States Consider Taxes on Advertising

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By: Lucia Moses

Several cash-strapped state governments are looking at taxing advertising to raise money, which has newspaper lobbyists scrambling to mount effective opposition. The lobbyists have beaten back ad-tax proposals in Connecticut and South Dakota, but the issue still lives in at least three other states: Arkansas, Michigan, and Nebraska.

“We’re taking it seriously, and we’re going to fight it with all our might,” vowed Dennis Schick, executive director of the Arkansas Press Association, part of a coalition fighting a bill to remove an ad-sales-tax exemption enjoyed by newspapers and other media.

A proposal in Nebraska could heap as many as five taxes on a single ad, a crushing load for small advertisers, said Allen Beerman, executive director of the Nebraska Press Association. “The only way goods or services are moved is through advertising,” Beerman said. “Why would you have a recovery tax? And that’s exactly what it is. It makes no economic sense.”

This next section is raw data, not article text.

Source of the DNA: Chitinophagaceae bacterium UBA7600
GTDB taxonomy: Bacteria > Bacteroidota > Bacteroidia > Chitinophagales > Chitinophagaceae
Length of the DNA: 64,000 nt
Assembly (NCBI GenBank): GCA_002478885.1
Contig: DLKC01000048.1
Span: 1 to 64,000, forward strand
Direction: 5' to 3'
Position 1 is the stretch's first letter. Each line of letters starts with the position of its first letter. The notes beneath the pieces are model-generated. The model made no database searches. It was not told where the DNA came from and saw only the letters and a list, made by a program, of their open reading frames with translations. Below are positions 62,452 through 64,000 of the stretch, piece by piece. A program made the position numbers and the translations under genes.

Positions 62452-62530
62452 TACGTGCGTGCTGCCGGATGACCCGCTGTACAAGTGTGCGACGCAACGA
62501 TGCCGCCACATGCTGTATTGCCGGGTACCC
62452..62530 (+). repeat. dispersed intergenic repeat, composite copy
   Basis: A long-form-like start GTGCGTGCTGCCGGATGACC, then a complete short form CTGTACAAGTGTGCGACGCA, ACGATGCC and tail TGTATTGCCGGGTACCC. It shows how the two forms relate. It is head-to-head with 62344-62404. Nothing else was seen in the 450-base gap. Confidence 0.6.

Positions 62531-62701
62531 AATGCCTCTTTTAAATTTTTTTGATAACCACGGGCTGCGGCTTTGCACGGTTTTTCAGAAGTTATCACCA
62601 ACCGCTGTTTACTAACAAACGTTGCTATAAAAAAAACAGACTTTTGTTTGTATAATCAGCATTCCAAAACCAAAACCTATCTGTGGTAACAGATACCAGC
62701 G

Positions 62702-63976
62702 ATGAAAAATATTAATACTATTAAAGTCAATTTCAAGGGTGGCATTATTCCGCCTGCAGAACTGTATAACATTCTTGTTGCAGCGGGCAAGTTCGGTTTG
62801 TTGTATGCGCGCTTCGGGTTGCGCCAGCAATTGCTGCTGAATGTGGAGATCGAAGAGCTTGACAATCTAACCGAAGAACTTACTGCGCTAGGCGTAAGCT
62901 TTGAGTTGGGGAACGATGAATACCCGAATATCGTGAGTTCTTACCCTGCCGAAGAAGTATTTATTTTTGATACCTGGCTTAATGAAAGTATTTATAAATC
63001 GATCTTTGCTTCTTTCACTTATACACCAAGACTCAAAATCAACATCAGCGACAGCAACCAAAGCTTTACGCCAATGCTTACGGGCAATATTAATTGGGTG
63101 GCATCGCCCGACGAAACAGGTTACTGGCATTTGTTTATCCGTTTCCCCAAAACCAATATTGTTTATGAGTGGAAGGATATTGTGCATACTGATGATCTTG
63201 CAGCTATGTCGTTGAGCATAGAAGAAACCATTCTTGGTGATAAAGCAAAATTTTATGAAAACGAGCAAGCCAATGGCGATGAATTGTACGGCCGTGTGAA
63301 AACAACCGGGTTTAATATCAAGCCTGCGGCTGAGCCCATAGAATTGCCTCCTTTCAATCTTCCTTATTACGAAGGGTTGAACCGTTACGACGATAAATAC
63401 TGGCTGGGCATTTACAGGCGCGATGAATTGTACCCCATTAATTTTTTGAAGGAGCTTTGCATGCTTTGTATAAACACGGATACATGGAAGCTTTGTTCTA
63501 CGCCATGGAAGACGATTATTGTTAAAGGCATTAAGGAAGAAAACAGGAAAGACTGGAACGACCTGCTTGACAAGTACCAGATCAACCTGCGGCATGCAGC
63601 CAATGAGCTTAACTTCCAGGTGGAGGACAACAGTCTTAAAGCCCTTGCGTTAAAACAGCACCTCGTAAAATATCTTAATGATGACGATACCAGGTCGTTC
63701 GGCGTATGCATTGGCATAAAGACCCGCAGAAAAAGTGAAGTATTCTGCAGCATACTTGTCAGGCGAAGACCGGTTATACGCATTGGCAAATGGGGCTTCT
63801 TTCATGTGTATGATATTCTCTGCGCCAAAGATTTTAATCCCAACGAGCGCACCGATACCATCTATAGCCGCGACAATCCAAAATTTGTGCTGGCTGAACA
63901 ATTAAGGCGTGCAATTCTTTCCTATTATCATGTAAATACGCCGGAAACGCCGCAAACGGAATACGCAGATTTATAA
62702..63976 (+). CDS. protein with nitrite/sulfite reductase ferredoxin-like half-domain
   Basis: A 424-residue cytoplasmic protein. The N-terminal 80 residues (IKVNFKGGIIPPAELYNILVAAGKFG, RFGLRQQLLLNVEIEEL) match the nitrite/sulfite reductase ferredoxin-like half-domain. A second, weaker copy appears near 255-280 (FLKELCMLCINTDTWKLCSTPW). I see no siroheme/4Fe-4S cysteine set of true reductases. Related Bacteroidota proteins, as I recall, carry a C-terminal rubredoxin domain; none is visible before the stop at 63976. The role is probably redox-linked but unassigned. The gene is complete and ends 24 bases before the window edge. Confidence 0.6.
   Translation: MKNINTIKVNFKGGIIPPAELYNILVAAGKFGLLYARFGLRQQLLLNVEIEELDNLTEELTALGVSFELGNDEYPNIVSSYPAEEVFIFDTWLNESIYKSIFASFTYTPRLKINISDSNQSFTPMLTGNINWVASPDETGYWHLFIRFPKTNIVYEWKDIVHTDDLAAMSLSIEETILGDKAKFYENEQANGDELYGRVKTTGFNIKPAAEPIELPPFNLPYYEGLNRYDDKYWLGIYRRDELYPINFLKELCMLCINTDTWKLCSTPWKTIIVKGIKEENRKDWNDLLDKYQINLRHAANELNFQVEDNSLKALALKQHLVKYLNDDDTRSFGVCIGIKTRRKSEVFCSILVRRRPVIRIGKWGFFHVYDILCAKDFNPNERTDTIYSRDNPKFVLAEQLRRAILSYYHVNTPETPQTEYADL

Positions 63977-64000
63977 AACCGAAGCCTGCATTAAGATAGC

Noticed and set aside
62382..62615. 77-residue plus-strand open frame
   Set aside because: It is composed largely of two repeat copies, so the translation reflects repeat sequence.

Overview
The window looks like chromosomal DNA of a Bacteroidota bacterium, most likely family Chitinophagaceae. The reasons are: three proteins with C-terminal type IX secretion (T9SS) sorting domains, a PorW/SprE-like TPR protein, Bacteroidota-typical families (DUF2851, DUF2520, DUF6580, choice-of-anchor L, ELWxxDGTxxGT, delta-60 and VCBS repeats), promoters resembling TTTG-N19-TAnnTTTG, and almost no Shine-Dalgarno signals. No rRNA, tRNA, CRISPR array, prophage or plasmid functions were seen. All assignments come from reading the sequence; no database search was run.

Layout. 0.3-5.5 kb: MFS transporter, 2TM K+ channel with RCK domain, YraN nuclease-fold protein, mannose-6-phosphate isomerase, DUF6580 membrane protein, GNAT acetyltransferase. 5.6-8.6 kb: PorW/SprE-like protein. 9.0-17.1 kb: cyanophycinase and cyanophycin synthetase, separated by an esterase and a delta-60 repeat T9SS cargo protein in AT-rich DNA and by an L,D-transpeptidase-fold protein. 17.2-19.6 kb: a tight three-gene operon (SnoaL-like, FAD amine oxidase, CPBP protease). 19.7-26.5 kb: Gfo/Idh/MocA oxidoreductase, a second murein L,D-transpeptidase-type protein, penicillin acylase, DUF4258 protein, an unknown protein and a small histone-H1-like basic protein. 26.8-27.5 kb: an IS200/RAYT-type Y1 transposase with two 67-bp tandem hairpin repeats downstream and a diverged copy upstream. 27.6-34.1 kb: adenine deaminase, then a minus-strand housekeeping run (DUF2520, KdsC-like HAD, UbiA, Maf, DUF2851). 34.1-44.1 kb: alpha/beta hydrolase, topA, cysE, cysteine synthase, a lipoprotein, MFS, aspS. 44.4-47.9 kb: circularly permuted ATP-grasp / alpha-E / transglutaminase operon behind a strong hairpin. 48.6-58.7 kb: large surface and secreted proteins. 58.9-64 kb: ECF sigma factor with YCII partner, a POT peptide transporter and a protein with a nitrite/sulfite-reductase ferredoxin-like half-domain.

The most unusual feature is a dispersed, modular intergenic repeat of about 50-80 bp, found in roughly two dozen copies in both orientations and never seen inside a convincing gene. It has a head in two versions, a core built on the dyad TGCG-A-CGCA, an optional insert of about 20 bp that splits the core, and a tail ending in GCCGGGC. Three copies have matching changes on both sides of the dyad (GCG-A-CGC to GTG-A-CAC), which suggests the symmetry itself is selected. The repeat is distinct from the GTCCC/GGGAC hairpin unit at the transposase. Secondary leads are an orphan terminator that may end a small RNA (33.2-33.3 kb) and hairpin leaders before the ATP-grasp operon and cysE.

Newspaper execs hope to convince lawmakers that, in addition to hurting advertisers and the businesses they support, an ad tax would be a revenue loser.

Exhibit A is Florida, which in 1987 restored a media-tax exemption less than a year after repealing it. “It was almost impossible to administrate,” recalled Dick Shelton, lobbyist for the Florida Press Association.

Other tax issues also have newspapers concerned. Kansas is reviewing all its tax exemptions, among them a manufacturing exemption that, if removed, could raise the cost of materials such as newsprint and ink, said Jeff Burkhead, executive director of the Kansas Press Association. A similar measure was killed recently in North Dakota, where sales-tax exemptions for paper and ink were preserved.

And politicians in Ohio are threatening to jettison the state’s exemption on newspaper-circulation sales, said Mike Gaither, president of the Ohio Circulation Managers Association. Gaither calculated that such a move would cost his own newspaper, The Blade in Toledo, “a quarter-million dollars annually from the get-go.”

Proposals like these surface every now and then, but lobbyists worry that the financial motivation is stronger this time around. “They’re more desperate than ever for money, like every state is,” said Schick in Arkansas, “so they might be more likely to remove exemptions than in the past.”

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